Sustainable Electronics Initiative

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The Sustainable Electronics Initiative (SEI) at the Illinois Sustainable Technology Center (ISTC) is dedicated to the development and implementation of a more sustainable system for designing, producing, using, and managing electronic devices.

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Strange Magic: Electric Waste Orchestra Combines DIY, Music, and Creative Reuse of Electronics

It’s a big week for local Makerspace Urbana. One of their projects, founded by member Colten Jackson, has been featured in several blog posts this week, including one on SolidSmack.com by Simon Martin, a post for Wired by Margaret Rhodes, another on the Atmel Corporation blog, and still another by Nara Shin on Cool Hunting. On the 1st and 3rd Thursday of every month, from 7-9 PM, Champaign-Urbana area Makers can head over to the group’s space in the basement of the Independent Media Center to participate in the Electric Waste Orchestra, or EWO, turning discarded electronic parts into musical instruments.

Extending the useful life of electronic products through reuse is an important step to take before recycling, if possible, because so much energy and resources (both natural and human) go into the production of electronics in the first place. You might immediately think of donating computers to schools, letting your child inherit your old smartphone, or replacing the cracked screen on your iPhone as ways to extend electronic product life. Those are all excellent examples, but Jackson and his fellow Makers have found a more creative way to give even the most obsolete electronics a new lease on life, turning them into fantastic looking musical instruments that create haunting sounds through truly ingenious interfaces. For example, in the following YouTube video, Jackson demonstrates the use of old hard drives cobbled together in a shape reminiscent of a keytar, hooked through an Arduino to sound generation software. The instrument has an old number pad for manipulating pitch.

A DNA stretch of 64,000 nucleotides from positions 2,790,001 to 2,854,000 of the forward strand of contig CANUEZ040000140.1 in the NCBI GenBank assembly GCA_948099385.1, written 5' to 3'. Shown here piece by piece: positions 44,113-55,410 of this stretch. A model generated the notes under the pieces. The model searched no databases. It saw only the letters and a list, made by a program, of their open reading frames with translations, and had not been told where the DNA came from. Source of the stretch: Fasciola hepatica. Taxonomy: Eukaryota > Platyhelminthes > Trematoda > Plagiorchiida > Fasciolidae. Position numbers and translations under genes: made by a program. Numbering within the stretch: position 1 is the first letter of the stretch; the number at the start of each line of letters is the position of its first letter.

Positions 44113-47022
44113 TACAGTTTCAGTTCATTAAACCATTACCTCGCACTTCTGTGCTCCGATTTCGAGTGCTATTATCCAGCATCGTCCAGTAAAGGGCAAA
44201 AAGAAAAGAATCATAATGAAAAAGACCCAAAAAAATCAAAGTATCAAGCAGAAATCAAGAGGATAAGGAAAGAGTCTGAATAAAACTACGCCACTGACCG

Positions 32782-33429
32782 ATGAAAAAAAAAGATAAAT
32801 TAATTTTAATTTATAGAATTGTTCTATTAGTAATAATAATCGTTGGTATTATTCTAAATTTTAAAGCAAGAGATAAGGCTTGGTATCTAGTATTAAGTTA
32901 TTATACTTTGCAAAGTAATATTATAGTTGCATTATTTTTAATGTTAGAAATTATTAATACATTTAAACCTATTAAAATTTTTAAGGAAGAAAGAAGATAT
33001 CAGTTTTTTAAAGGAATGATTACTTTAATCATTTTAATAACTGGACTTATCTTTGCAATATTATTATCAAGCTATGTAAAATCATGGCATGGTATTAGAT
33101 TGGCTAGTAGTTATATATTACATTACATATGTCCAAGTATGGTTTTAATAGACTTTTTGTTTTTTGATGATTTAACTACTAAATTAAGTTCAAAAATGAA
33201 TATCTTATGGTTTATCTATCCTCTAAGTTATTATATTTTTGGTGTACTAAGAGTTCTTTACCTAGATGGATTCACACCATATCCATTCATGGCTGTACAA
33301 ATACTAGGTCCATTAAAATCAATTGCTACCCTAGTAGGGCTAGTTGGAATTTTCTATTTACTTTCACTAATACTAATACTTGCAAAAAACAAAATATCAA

I can’t help but think this project could encourage lots of people to both overcome their phobia of tinkering with electronics (thereby teaching them they really do have the power to repair) and consider, perhaps for the first time, the tragedy of sending sophisticated electronics to the landfill or recycling center before their time. And even those who aren’t technically inclined could enjoy brainstorming on such projects, because who doesn’t like music? Bravo, Makerspace Urbana! Maybe a new electronic music genre will emerge (Junktronica, perhaps?).

For those who are neither musically nor technically inclined, Makerspace Urbana also hosts another project than can extend the useful life of electronics. On Sundays from 2-4 PM, their Computer Help Desk provides “free personal computer diagnostic and repair services to the community.” Through “collaborative repair” folks learn to troubleshoot and fix their computer problems alongside an more experienced volunteer.

But Makerspace Urbana certainly isn’t all about electronic device-related DIY. Check out their web site for full information on all their projects and services.

 

How to Use the EPEAT Registry to Purchase Greener Electronics–Archived Webinar

In June 2014, the State Electronics Challenge hosted a partners-only webinar on how to use the EPEAT product registry. The recording of that webinar is now available to everyone online, and if you’re in any way involved with electronic equipment purchases for your organization (or just for yourself), I highly recommend checking it out at http://stateelectronicschallenge.net/Webinars/How-to-Navigate-the-EPEAT-Registry.wmv .

What’s EPEAT?

If you’ve never heard of it, EPEAT is the Electronic Products Environmental Assessment Tool. It’s been around long enough that everyone simply refers to it by its acronym, which is less of a mouthful. Originally funded by the US EPA, EPEAT is a searchable database of electronics products in certain categories, which is administered currently by the Green Electronics Council. EPEAT criteria are developed collaboratively by a range of stakeholders, including manufacturers, environmental groups, academia, trade associations, government agencies, and recycling entities. Criteria for current product categories are based upon the IEEE 1680 family of Environmental Assessment Standards (IEEE is the Institute of Electrical and Electronics Engineers, also known primarily by its acronym). The criteria include attributes from throughout the product life cycle–i.e. throughout the stages of design, manufacture, use, and disposal. The following attributes are listed as part of the “Criteria” section of the EPEAT website (where you can also find more specific information about criteria for each of the current product categories):